Can my child fly alone? Explaining Unaccompanied Minors

  • 22 Sep, 2015

Can my child fly alone? Explaining Unaccompanied Minors

Unaccompanied Minors

There are plenty of reasons for children to need to fly alone these days, from going to visit relatives abroad without parents, to logistics surrounding school terms finishing at different times.

From this month, headteachers now have the power to set their own holiday schedules for their schools, which could result in more schools having different term dates to each other; a problem for parents with children in different establishments!

This might result in an increase of children flying alone to join their family on holiday, or going out to stay with relatives or friends.

Of course, there are many other reasons for children needing to fly alone, so we’ve compiled the information you need to know before waving goodbye at the airport! Many airlines offer these services, from British Airways, to Lufthansa, to Qantas and ANA. KLM even have a dedicated lounge at Amsterdam Airport! Read More

Trains, dinos, and ice cream! The best museums for children

  • 14 May, 2015
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Trains, dinos, and ice cream! The best museums for children

Children's Museums

There are two great events coming up – the International Day of Families on May 15th and International Museum Day is on May 18th, and so to celebrate these two worthy occasions we’ve put together our top 10 best museums for children, worldwide!

Museums might inspire a groan from the kids, but they really don’t have to be boring; in fact, at some of these museums you might have trouble getting them to leave!

Miniatur Wunderland, Hamburg, Germany

Miniatur Wunderland

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Home of the largest model railway in the world, with 930 trains alone, this is a must-see for any train fan or indeed anyone who enjoys scale models in general. It is split into several areas, including Harz, Scandinavia, Hamburg, and the Knuffingen Airport. Read More

Flying with babies and toddlers. How to survive?

  • 01 Oct, 2013

Flying with babies and toddlers. How to survive?

father and son at the airport

If your offspring hasn’t reached the school age yet, you may find yourself looking for a sunny mid-year break at pretty much any time of year. Buckets and spades (and even a sun hat!) still stand a good chance of giving your little one a quality time in the September sun. If you are flying with babies this autumn and booking your first trip abroad with your baby, or a toddler, you might find the packing process overwhelming. Jurga Sefton, one of our team members, shares her tips that hopefully will make your journey easier and stress-free. Or could it really be stress-free?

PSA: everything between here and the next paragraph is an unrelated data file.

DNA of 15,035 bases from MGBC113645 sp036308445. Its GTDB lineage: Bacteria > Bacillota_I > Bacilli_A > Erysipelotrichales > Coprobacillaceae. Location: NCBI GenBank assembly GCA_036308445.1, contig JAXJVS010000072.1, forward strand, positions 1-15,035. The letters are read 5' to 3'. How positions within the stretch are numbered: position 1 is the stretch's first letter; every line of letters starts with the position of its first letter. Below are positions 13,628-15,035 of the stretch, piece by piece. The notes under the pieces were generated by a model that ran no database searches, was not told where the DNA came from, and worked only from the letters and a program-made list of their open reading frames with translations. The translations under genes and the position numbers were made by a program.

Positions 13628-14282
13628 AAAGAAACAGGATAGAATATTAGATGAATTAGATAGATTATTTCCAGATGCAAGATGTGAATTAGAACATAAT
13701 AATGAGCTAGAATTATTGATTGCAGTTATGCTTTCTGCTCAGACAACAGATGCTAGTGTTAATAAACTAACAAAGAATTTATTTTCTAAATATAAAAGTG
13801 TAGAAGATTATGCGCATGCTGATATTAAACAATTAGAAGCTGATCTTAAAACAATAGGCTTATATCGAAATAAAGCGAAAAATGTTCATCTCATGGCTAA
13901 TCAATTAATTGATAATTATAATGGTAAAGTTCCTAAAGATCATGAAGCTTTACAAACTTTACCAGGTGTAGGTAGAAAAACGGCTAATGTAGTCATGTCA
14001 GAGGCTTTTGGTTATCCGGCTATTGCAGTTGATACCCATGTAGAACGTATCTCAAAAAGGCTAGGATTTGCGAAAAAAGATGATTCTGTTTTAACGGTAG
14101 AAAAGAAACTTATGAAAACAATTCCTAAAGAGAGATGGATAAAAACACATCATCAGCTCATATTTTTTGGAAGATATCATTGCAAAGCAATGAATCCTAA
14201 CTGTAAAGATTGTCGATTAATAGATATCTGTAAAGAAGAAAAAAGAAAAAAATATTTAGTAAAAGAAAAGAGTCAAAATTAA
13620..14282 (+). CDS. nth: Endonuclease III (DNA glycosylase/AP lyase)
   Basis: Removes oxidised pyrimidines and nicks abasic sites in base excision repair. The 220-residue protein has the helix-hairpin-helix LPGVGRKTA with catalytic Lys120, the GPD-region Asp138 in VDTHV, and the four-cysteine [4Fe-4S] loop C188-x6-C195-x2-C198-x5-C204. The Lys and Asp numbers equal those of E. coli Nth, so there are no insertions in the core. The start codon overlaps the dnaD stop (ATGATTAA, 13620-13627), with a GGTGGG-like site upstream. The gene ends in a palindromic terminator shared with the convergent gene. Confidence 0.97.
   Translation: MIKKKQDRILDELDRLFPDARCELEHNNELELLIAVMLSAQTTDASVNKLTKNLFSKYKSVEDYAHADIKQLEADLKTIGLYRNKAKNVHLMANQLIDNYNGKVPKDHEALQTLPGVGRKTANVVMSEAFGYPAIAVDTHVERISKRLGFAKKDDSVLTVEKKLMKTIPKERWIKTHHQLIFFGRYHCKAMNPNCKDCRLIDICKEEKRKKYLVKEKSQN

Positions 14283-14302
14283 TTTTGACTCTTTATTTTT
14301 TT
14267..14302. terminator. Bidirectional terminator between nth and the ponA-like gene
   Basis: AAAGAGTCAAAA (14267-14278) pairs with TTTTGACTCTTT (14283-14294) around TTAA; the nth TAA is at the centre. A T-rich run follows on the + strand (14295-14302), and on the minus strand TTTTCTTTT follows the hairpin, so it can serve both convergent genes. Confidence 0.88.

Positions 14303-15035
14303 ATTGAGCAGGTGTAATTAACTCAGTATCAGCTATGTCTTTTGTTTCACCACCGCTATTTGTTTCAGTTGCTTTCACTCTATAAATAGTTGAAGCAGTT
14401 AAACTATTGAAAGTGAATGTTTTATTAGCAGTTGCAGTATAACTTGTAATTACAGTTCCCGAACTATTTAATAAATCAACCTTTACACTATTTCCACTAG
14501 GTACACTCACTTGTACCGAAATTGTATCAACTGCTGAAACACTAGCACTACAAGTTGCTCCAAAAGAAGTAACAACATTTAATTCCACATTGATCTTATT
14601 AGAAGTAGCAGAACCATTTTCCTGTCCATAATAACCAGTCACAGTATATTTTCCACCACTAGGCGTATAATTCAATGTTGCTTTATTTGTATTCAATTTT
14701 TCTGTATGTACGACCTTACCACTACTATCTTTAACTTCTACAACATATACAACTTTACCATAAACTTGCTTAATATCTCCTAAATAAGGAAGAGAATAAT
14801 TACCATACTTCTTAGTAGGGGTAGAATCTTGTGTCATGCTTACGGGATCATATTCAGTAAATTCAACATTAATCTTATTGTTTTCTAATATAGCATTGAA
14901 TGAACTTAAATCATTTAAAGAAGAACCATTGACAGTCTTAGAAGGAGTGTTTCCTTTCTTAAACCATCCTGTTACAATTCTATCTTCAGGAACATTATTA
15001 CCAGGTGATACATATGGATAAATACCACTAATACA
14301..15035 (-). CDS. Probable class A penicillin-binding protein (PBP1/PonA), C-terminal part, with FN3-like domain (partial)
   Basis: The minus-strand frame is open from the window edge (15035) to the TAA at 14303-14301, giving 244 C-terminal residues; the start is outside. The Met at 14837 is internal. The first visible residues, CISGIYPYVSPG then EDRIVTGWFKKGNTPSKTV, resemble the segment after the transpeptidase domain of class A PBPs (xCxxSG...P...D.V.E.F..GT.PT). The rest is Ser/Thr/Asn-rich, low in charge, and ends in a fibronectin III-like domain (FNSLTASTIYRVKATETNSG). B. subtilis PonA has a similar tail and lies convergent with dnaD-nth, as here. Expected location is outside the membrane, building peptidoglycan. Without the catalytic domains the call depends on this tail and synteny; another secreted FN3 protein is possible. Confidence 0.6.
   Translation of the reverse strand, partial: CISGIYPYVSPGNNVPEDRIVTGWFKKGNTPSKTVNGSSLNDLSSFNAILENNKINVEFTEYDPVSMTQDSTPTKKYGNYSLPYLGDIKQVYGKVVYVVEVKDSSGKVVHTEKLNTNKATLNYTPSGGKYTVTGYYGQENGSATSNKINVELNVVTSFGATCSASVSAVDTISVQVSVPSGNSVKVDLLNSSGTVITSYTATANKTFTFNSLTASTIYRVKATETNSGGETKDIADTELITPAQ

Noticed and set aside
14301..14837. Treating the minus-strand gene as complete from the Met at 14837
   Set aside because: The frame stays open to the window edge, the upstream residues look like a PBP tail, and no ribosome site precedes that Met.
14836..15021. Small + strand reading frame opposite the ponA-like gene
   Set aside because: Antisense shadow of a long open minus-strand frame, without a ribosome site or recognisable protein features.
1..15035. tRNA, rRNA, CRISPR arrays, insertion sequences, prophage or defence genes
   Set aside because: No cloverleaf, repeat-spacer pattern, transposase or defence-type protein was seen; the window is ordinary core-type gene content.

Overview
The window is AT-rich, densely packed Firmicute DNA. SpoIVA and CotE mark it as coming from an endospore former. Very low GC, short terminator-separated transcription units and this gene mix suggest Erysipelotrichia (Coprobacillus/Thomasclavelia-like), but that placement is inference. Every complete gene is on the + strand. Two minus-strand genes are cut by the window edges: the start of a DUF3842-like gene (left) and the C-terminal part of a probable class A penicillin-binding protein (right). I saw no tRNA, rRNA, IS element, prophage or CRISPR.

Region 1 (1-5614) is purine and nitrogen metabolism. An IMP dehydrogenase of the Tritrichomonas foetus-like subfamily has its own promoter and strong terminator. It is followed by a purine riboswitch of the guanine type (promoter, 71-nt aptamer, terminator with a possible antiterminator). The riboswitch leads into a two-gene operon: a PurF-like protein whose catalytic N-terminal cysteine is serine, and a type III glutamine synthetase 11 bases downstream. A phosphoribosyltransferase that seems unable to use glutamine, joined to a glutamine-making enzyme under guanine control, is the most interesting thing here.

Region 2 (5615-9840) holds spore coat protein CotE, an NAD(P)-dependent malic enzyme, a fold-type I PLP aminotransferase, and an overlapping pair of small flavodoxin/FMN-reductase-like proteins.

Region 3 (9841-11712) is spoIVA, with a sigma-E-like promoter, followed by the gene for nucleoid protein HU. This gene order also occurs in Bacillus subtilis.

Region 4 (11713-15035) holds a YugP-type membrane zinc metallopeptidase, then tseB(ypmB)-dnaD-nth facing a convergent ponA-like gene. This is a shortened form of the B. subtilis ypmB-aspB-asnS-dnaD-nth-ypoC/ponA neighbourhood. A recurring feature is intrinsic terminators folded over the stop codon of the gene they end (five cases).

Liquids! Always have something to drink. Keep a container of powdered milk with other baby essentials in your hand luggage and feel free to ask for warm water at any bar after you pass the security check, or wait until you board the plane and the flight attendants will be able to assist. The trouble is that in most cases you will be given boiling hot water (and loads of warning about the hot contents!) so wait until it cools down. I used to have a small amount of cooled boiled water in the bottle so that it could be mixed with the boiling water to make it the right temperature. If you decide to take any cooled water with you, remember you might be asked to try it straight out of your baby’s bottle during the security check.

Some powdered milk manufacturers also sell ready-to-use cartons (usually 200 ml) which, if sealed, can normally be taken through security (always check with the airport you are travelling from). For example, people travelling from Gatwick airport are advised to carry the amount of baby milk required for the journey in the hand luggage, and the rest should be packed in the checked-in baggage. The airport advises that families can also pre-order cartons of baby milk to collect from Boots in the departures lounge by calling the relevant Boots store.

Sharp items! If you are a well-organised parent who always carries a small pair of scissors to open milk cartons, you may need to check with your airport whether you will be able to take those on board. According to London Heathrow Airport website you can take nail scissors in your hand luggage providing the blades are no longer than 6 cm measured from the point where the blades cross, whereas Gatwick Airport Security Guidelines also state the blunt scissors shorter than 6 cm should also have rounded ends if you want to take them in your hand luggage. It’s probably best to check the up-to-date lists of prohibited items on official sites such as Read More